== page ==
While on a trip to Austin, Texas, friends of mine who run specialty clothing and accessories boutique Parts and Labour took me out for coffee and introduced me to Cuvee Coffee. At the time, I wasn’t as deeply into coffee as I’ve become, but the experience spawned the realization that coffee can have nuances and flavor past “dark” or “full-bodied.” I mean, I had been drinking La Colombe for years so I was under the belief that coffee should taste like what I’ve come to understand as a “heavy roast” profile. Some people say “burnt,” but that’s more pejorative. My next visit to Austin a full year later, we visited Cenote where they serve Cuvee and this time it made a major impression. Life-altering, if I can be dramatic. I wanted this coffee all day, every day and so has begun my coffee journey. While La Colombe is considered specality coffee I prefer to say that Cuvee was my “first” foray into the third wave of coffee. Cuvee was my gateway drug. And that’s why I’m writing about a few bags today.
Types of Cuvee Coffee
So far the Decaff Spicewood 71 has been my favorite decaf of all the coffee’s we’ve tried. It sounds strange but I pick up hints of smoked brisket in the beans (then again, I’m also a BBQ fanatic). I’m told that sometimes the way that decafs are processed, a certain meat-like flavor can be imparted on the beans. To clarify, it’s not like I’m chomping into a slice of my smoked brisket but there are “notes” of the smokiness. Cuvee writes that the Spicewood decaf will be “sweet and delicious with a full body.” I didn’t taste the sweet — but I’m searching for a sugary sweet so maybe there is a sweet that I’m not sensing — but it is extremely delicious. For me I taste savory, which would go with the meat, and maybe some kind of smoked cayenne pepper. The body is full but not overpowering. It does teeter on the edge, but it hits the spot for this guy. One last thing, I really like the smell of this coffee ground. I’m almost tempted to buy a bag and grind a few beans at a time to keep the scent in the house.
I could see this coffee being a house coffee almost anywhere. By which I mean its flavor profile is accessible and easy to drink: dark enough to win over a crowd but not French or Italian roast. To me the overriding smell is a beautiful but subtle melon, like honeydew. Cuvee’s description reads: “Melon fades to toffee and caramel. Citrus balances a chocolate body.” I can taste the intial sweetness (where the melon and toffee come in) and am left with a well-balanced taste of what one would expect from a great cup of coffee.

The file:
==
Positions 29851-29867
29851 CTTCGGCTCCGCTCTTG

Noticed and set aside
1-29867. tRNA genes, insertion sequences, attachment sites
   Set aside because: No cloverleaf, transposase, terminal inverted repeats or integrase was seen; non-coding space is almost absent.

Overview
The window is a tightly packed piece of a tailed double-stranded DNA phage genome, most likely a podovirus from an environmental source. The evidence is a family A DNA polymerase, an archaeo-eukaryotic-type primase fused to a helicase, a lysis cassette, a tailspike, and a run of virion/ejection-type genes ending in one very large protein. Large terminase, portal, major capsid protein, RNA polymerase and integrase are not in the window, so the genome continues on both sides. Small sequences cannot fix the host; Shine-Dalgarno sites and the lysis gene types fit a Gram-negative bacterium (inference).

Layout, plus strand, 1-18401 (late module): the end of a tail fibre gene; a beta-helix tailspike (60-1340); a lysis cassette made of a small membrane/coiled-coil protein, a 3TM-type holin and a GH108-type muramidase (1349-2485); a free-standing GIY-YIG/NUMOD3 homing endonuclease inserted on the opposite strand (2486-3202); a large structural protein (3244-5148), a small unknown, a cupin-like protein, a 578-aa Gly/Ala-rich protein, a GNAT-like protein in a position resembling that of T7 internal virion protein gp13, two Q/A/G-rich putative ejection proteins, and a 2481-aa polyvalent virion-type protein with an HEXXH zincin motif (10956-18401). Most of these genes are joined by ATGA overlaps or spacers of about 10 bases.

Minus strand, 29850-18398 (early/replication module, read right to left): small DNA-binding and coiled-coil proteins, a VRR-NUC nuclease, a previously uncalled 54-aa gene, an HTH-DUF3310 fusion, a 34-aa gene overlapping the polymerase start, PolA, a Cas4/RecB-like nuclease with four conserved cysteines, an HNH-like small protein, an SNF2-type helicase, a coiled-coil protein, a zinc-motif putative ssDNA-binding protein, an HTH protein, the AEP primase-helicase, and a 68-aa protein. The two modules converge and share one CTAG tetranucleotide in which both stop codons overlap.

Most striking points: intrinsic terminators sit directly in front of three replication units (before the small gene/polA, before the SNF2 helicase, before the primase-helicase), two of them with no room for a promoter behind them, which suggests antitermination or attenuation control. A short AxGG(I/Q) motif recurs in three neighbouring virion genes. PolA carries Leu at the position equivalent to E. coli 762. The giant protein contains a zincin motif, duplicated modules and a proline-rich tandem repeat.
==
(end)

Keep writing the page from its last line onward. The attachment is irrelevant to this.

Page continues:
The San Jose Ocana of the Bourbon varietal is something to behold and the real standout of the three in taste. I relate the sweetness here to a really good homemade cookie. It’s not direct, but my comparison was a really smooth and light vanilla soy milk. Sweet, slightly nutty, and very silky. Cuvee writes on the bag: “White grape acidity, toffee, silky body that fades to a vanilla finish” so maybe I was, in some capacity, close? This coffee is a joy to drink. The “mouthfeel” (to cop a fancy coffee word) gives a light coating that goes down easy and leaves you with just a touch of brightness. That must be the white grape acidity. If you like the experience of sitting witha good cup of coffee, as well as the flavors, this cup is for you.
I prefer to pour over a beehive dripper or cold brew with a 24 hour steep.
I love the Cuvee bags. They are so pretty and the collector in me wants to keep these framed or on display somewhere. I’m extremely happy with the purchase and feel that the value for the dollar spent is beyond reasonable considering some shops charge $5 to $7 more for a 12 oz. bag. Living in NJ, we do get burned on the shipping both in the time it takes to arrive at our door and added cost, but it’s a fair trade.
In addition to these three bags we purchased, I picked up two more at the Nolita Mart in NYC. I’ve yet to truly sample them in an at home setting. To write about them would be slightly premature. I did have an iced coffee of the Las Mingas and it was shockingly thick and really, really strong — almost like a cold brew. Whether that was due to the brewing method or the beans is unknown to me yet.
Over all, I’m exceedingly pleased with the quality and variety of Cuvee’s beens. Knowing how much I like an Ethopian I’m looking forward to trying theirs next time: The Ethopian Cuberow!
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